J.P. Morgan Chase & Co. needs to pay at least 7 billion yuan ($1 billion) to buy out its counterpart in its Chinese mutual fund business, a pricey premium for the U.S. bank that has ambitions to expand in China's finance sector.
J.P. Morgan's business partner, Shanghai International Trust Co., said it agreed to sell its 49% stake in China International Fund Management Co., which oversees about 150 billion yuan of assets, according to a statement. The price is a 51% premium over the appraised value of the stake. J.P. Morgan announced in April it would gain full control, without mentioning the price.
Global financial firms are rushing to capitalize on China's opening of its $45 trillion financial market, with the likes of J.P. Morgan, Goldman Sachs Group Inc. and UBS Group adding staff and expanding in everything from futures and brokerages to asset management. Most foreign financial institutions have identified wealth management as a prime focus as Chinese households are sitting on about $13 trillion in investable assets.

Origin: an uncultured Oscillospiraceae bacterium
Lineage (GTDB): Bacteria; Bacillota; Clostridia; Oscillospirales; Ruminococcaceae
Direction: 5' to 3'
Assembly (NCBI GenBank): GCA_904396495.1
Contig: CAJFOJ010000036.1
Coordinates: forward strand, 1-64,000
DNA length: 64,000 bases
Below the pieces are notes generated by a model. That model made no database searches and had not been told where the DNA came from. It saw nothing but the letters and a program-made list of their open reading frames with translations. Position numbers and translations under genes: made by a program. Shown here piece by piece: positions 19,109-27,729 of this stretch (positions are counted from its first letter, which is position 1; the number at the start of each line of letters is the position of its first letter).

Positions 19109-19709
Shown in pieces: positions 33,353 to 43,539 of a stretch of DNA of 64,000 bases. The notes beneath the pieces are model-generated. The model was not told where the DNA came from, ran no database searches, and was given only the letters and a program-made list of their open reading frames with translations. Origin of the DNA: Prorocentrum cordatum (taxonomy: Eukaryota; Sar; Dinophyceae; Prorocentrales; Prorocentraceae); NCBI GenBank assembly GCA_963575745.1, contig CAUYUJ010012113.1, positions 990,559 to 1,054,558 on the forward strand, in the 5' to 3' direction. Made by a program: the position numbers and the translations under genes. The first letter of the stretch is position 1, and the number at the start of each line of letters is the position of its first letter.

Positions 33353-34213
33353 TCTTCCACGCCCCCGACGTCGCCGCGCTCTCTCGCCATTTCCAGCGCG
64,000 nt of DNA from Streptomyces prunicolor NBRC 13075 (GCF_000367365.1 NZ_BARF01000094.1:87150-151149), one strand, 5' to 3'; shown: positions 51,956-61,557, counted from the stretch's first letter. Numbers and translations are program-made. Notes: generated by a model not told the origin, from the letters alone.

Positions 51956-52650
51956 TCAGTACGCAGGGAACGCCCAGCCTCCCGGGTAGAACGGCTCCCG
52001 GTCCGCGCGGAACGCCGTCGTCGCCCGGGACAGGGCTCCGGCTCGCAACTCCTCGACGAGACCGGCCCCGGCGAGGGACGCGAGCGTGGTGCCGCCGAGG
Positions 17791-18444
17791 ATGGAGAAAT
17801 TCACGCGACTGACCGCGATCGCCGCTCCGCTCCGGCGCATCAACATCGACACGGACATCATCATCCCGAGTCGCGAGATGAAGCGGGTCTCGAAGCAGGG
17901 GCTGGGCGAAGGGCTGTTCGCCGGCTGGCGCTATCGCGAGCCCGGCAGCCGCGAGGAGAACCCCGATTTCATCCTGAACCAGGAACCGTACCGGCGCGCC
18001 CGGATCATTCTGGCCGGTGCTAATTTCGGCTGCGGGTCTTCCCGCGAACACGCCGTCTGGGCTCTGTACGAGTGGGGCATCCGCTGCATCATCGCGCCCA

A representative for J.P. Morgan declined to comment on the price of the stake.
J.P. Morgan Asset Management last year agreed to pay at least 241.3 million yuan to Shanghai Trust in boosting its stake by 2 percentage points to 51%.
CEO Jamie Dimon has said that his firm is committed to bringing its "full force" to China. The bank last year became the first U.S. bank to receive Chinese approval to take majority ownership of a securities joint venture.
CIFM, a 15-year-plus partnership, has been J.P. Morgan's beachhead for tapping the country's growing affluent class, with assets overseen by retail public funds alone projected to reach $3.4 trillion by 2023, according to Deloitte LLP.